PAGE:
Steve Jobs had a foresight, but in 1980 he did not expect his autograph to bring in so much money. The Apple II manual that he signed with investor Mike Markola sold for at least $787,484 – converted into €67,3232.
The 196-page guide belongs to Julian Brewer, son of Michael Brewer. He negotiated distribution rights for Apple in the UK in 1979. My son put the piece up for auction and received 46 bids.
Personal text from Steve Jobs
Steve Jobs wrote a personal message inside the guide: “Julian, your generation is the first to grow up with computers. Go and change the world! Steven Jobs, 1980.” Julian remembers it well. “I was in my bedroom programming games on my Apple II. My dad called to ask if I wanted to meet some guests. To my surprise, it was Steve Jobs and Mike Markula.”
He continues, “I had the proof with me and asked Steve to sign it. I didn’t realize until later how rare it was for Jobs to draw anything, let alone write a personal script like that. Jobs became fine with my dad. I guess that’s the only reason behind Jobs’ desire to write such a personal letter.”
Valuable Apple Souvenirs
RR Auctions, the site that provides the Apple II manual SoldShe previously sold other Steve Jobs memorabilia at auction. These hands were also changed for very exorbitant prices. A letter from Steve Jobs, “I’m afraid I don’t sign autographs” sold for $479,939. The NeXTSTEP software package sold the auction site for $210,325. Many things from Apple’s early history bring in huge amounts of money today. Letters and other things related to the late Steve Jobs also change for big money.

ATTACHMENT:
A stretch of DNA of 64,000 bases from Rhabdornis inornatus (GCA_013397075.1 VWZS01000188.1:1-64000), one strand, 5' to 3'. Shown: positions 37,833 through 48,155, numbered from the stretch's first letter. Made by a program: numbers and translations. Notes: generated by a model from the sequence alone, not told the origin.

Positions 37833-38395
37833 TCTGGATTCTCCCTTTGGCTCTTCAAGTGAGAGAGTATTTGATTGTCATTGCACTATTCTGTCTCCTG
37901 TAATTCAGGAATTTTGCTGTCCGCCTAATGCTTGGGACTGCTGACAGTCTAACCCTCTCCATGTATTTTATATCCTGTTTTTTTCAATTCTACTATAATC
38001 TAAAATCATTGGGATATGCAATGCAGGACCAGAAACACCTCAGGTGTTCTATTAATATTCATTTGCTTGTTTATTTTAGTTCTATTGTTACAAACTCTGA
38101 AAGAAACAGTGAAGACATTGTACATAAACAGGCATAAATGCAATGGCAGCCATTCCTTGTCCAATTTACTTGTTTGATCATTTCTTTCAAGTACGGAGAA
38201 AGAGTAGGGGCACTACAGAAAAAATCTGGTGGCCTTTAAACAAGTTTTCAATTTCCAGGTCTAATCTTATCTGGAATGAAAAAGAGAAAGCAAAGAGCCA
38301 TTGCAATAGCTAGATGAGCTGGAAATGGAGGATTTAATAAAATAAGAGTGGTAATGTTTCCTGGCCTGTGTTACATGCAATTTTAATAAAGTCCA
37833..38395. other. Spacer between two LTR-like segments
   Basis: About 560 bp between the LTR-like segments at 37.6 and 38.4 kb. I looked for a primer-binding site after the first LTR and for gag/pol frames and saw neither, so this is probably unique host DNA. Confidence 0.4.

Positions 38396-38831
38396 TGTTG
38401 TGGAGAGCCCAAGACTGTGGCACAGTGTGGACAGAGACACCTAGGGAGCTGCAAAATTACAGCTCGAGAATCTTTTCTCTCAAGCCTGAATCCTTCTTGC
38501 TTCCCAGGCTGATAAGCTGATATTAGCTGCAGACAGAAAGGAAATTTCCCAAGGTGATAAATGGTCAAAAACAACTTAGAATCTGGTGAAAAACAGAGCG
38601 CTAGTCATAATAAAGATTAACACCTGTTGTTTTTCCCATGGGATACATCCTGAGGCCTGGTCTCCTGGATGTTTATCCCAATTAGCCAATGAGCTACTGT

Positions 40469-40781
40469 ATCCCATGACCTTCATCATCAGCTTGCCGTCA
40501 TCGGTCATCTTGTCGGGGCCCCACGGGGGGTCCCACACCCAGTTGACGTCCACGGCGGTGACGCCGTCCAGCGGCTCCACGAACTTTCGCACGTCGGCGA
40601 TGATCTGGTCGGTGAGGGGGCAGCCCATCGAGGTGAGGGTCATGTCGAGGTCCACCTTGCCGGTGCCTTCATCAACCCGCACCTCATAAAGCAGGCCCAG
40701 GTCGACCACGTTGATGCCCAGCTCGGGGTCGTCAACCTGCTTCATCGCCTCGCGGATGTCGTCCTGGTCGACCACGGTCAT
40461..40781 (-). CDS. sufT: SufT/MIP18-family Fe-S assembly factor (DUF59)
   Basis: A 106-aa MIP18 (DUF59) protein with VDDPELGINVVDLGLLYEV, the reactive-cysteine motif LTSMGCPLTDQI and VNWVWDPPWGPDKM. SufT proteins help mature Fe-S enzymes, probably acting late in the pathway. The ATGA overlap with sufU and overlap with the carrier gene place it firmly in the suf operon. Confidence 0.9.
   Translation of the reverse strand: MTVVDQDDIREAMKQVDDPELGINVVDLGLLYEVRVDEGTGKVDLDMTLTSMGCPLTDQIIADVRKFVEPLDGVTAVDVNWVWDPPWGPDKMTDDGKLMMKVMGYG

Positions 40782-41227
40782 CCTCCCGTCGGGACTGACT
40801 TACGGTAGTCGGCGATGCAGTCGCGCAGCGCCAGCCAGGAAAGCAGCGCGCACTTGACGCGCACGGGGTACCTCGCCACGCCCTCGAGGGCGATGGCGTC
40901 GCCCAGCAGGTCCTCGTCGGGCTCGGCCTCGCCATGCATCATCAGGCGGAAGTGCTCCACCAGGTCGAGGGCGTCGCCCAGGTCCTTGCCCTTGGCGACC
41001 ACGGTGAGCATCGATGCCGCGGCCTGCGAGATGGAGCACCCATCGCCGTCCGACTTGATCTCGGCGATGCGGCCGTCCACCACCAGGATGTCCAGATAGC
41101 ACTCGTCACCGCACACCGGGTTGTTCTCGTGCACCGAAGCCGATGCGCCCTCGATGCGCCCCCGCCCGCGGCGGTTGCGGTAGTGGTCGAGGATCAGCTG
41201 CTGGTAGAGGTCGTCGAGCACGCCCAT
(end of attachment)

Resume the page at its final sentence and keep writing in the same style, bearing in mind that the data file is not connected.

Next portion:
A fully functional Apple-1 computer, formerly owned by Roger Wagner, brought in astronomical $464,876 in profits. If you think this is the top, you are wrong. This amount is less than what was paid for some other Apple-1 computers. Another huge amount of money had to be paid for the signed Macintosh 128K motherboard, which sold for $132,049. Even the Apple Lisa computer did just fine for $94,949.
IBM’s middle finger
The following two examples show that everything about Steve Jobs is worth gold. A copy of the first issue of the American magazine Macworld, signed by Steve Jobs and Steve Wozniak, sold for $201,021. The original leather jacket that Jobs wore in his 1983 photo “Middle Finger to IBM” fetched $66,466. Do you want to withdraw your wallet?